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New minor party pushes for 'fusion voting' in New Mexico

Morgan Lee
Associated Press
Democratic Senators Clemente Sanchez of Grants, left, and John Arthur Smith, of Deming, listen to a tribute from colleagues during a special session Saturday, June 20, 2020. The session may be their last after losing in the June 2 primary to more progressive contenders. The New Mexico Legislature met in a special session to address a gaping budget hole linked to the coronavirus and economic upheaval.

SANTA FE - A political group that helped a slate of progressive-minded legislative candidates prevail in New Mexico's Democratic primary has registered as a political party.

The New Mexico Working Families Party on Thursday announced its certification by state election regulators as a minor political party, taking its place alongside the Green, Constitution and Better for America parties.

Party leaders said they hope to establish so-called fusion voting in which more than one political party can support a common candidate on the general election ballot.

They also want minor party members to be able to vote in major party primaries. The state operates a closed primary election system in which only registered major party members can vote.

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Working Families Party state director Eric Griego said in a statement that the organization is dedicated to challenging candidates who are out of step with core progressive issues or beholden to corporate special interests.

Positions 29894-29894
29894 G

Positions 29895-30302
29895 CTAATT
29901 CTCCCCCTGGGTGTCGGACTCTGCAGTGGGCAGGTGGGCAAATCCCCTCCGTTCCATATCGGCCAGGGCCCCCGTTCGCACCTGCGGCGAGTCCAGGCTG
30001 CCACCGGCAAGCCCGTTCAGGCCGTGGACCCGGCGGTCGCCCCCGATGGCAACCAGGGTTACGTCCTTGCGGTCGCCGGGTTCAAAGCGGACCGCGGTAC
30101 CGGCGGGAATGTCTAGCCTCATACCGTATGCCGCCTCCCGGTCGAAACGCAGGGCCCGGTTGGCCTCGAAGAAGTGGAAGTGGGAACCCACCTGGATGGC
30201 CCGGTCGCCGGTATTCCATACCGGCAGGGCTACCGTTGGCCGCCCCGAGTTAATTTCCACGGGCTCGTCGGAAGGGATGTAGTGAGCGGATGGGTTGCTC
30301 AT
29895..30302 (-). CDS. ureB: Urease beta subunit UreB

The group helped upstart candidates defeat powerful incumbent Democrats in key leadership and committee posts including Sens. Mary Kay Papen of Las Cruces, John Arthur Smith of Deming and Clemente Sanchez of Grants.

Democratic State Sen. Mary Kay Papen, of Doña Ana County, speaks during a meeting of the state Senate Saturday, June 20, 2020, in Santa Fe, N.M.  State legislators convened for a special session to redo the budget following the economic fallout from the COVID-19 pandemic.

The Working Families Party-backed successful Democratic primary challengers for Senate that including Leo Jaramillo of Espanola, Siah Hemphill Correa of Silver City, Pam Cordova of Belen, Neomi Martinez-Parra of Lordsburg and Carrie Hamblen of Las Cruces.

Founded in 1998 in New York, the organization has branches and chapters in 15 states mostly in the eastern U.S.

Campaign finance disclosures show the local affiliate has spent more than $300,000 in the 2020 election cycle.

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New Mexico has three major parties that appear on primary ballots — though Libertarian Party members do not hold any state elected office.

Former Gov. Gary Johnson's strong local showing as a presidential candidate in 2016 helped the Libertarian Party qualify as a major party.